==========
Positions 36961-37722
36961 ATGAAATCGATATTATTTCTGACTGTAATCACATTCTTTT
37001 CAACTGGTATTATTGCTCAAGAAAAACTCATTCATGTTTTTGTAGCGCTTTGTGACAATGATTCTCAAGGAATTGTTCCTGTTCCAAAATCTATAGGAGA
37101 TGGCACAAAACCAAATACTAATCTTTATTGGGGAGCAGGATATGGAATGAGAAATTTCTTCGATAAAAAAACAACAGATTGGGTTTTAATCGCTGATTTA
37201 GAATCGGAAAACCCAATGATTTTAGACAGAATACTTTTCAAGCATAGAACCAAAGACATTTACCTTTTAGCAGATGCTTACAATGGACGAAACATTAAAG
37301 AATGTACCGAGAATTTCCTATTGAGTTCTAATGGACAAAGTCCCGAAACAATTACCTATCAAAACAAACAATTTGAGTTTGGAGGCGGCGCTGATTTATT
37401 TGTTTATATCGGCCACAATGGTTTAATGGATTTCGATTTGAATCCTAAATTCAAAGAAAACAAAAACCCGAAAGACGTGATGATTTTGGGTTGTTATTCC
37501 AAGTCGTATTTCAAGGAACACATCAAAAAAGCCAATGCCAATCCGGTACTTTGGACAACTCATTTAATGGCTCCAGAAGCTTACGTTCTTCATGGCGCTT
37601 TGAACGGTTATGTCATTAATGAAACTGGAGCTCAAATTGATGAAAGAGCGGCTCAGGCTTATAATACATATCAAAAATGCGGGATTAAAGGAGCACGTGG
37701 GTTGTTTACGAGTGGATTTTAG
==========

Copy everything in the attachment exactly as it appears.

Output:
Positions 36961-37722
36961 ATGAAATCGATATTATTTCTGACTGTAATCACATTCTTTT
37001 CAACTGGTATTATTGCTCAAGAAAAACTCATTCATGTTTTTGTAGCGCTTTGTGACAATGATTCTCAAGGAATTGTTCCTGTTCCAAAATCTATAGGAGA
37101 TGGCACAAAACCAAATACTAATCTTTATTGGGGAGCAGGATATGGAATGAGAAATTTCTTCGATAAAAAAACAACAGATTGGGTTTTAATCGCTGATTTA
37201 GAATCGGAAAACCCAATGATTTTAGACAGAATACTTTTCAAGCATAGAACCAAAGACATTTACCTTTTAGCAGATGCTTACAATGGACGAAACATTAAAG
37301 AATGTACCGAGAATTTCCTATTGAGTTCTAATGGACAAAGTCCCGAAACAATTACCTATCAAAACAAACAATTTGAGTTTGGAGGCGGCGCTGATTTATT
37401 TGTTTATATCGGCCACAATGGTTTAATGGATTTCGATTTGAATCCTAAATTCAAAGAAAACAAAAACCCGAAAGACGTGATGATTTTGGGTTGTTATTCC
37501 AAGTCGTATTTCAAGGAACACATCAAAAAAGCCAATGCCAATCCGGTACTTTGGACAACTCATTTAATGGCTCCAGAAGCTTACGTTCTTCATGGCGCTT
37601 TGAACGGTTATGTCATTAATGAAACTGGAGCTCAAATTGATGAAAGAGCGGCTCAGGCTTATAATACATATCAAAAATGCGGGATTAAAGGAGCACGTGG
37701 GTTGTTTACGAGTGGATTTTAG